messing about in boats

Mercury 5hp propeller – on the cheap

Posted in Boat Building & Maintenance by Joseph Moore on September 10, 2010

So, the book price for a new propeller to fit a Mercury 5hp two-stroke is nearly £70. Yes, £70 – for a small propeller! The thing is, the Mercury is basically a rebranded Tohatsu and the list price for an 8″ Tohatsu propeller is £45. Much better.

Still, Extreme Marine are doing them for just over £20. Ideal! Mine arrived yesterday and apart from the colour (white, not black) it’s exactly the same casting and fits perfectly. The only downside is they don’t stock the nut and cotter pin, so I need to order those through a Mercury stockist.

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Bank holiday boat repairs

Posted in Boat Building & Maintenance, Sailing by Joseph Moore on September 2, 2010

It hardly seems possible that the August bank holiday has passed already. This summer’s flown by in a flurry of boat-related mishaps and long hours at work. Summer’s coming to a close and the wind’s already picking up as if it were well into Autumn. Time to take stock and figure out where to go from here…

The good news is that Nervous Tension‘s essentially ready to sail. Sarah, Chris and I spent the weekend hammering, sawing, screwing, scrubbing and painting. The stem’s braced back to the first bulkhead, the old vent holes have some rather fetching plywood screwed over them, the port side stringers are back in place and most of the surfaces down below have had at least one coat of fresh white gloss.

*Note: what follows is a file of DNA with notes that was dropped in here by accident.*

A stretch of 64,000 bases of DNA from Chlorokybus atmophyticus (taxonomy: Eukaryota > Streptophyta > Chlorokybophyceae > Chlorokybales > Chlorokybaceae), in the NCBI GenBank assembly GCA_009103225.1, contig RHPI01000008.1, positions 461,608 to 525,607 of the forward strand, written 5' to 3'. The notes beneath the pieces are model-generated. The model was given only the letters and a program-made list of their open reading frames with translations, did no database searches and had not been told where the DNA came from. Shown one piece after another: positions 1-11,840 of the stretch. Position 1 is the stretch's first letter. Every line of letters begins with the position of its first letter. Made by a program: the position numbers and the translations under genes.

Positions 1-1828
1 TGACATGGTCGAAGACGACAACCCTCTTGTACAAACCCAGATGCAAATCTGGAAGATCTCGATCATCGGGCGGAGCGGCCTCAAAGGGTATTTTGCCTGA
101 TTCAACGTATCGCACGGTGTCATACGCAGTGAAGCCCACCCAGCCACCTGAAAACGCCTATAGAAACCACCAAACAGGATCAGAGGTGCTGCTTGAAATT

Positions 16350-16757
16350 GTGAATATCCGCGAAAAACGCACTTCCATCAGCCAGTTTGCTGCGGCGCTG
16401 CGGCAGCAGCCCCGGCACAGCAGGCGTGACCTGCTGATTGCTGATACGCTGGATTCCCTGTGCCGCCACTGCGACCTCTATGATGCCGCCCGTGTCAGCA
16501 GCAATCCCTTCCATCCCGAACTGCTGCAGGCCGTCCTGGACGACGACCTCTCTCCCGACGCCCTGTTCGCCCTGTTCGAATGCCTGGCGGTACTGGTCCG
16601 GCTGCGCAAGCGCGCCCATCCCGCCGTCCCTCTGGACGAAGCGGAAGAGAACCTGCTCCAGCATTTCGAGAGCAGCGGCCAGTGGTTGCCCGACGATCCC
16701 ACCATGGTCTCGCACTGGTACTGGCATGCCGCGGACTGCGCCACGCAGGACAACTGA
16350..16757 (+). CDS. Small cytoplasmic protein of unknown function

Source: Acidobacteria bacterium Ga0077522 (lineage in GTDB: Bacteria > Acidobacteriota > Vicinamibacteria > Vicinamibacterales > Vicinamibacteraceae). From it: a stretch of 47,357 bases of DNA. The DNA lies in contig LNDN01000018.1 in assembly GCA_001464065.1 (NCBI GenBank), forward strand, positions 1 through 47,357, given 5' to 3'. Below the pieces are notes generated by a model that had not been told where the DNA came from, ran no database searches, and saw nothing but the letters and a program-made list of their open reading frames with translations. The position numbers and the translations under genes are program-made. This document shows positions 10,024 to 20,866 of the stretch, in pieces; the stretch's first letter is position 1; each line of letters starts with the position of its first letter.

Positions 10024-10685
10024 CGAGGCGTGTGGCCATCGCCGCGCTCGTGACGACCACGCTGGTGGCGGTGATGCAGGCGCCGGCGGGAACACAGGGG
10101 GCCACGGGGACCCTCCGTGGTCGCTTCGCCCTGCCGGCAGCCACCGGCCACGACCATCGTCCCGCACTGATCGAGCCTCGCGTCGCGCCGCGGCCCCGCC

Something had to go wrong though – it wouldn’t be boating otherwise. My shiny new (well, new to me) Mercury 5hp which had done a sterling job starting first pull and chugging us, towing one heavy old clinker dinghy, over to the marina waiting pontoon lost it’s prop just as we tried to leave the pontoon to berth in the marina. Fortunately with a force 5 on the beam we were pretty much pinned to the pontoon so there was very little chance of getting into trouble. Couple that with a Sigma 38 getting itself wedged into a corner and crushing Chris’ elderly clinker boat so it now takes on water and we were a bit stuck for getting back to the mooring the following day. Thankfully the chaps at Southsea Marina are fantastically friendly and agreed that the boat could stay there if Chris went back the following day and helped them tow her back to the mooring using their launch. Nice one guys!

So; taking stock. I’ve got a boat that’s just about ready to use at a time when most people are preparing to put theirs ashore for the winter. Maybe I should take a leaf out of Dylan’s book and indulge in some chilly but peaceful winter sailing. Something needs to be done about that mooring though. I can’t leave an elderly racing yacht on an exposed buoy through the winter storms again – it’s just asking for trouble.

I’ll write more on my thoughts and efforts to find a reasonably priced, accessible and practical mooring soon no doubt. In the mean time, a few photos from the weekend.

Panoramic "before" shot looking forward

"Before" shot looking aft

Port quarter berth with damaged stringer

Starboard quarter berth - what a difference a coat of paint can make!

"After" shot looking forward - mostly shiny and white now

On the waiting pontoon at Southsea Marina

A cockpit full of junk - painting down below

Stem braced back to front bulkhead

Repairs to front of boat - not pretty. Solid though!

Panoramic shot on Southsea Marina waiting pontoon


Eastney Lake from near Locks SC

Southsea Marina waiting pontoon and channel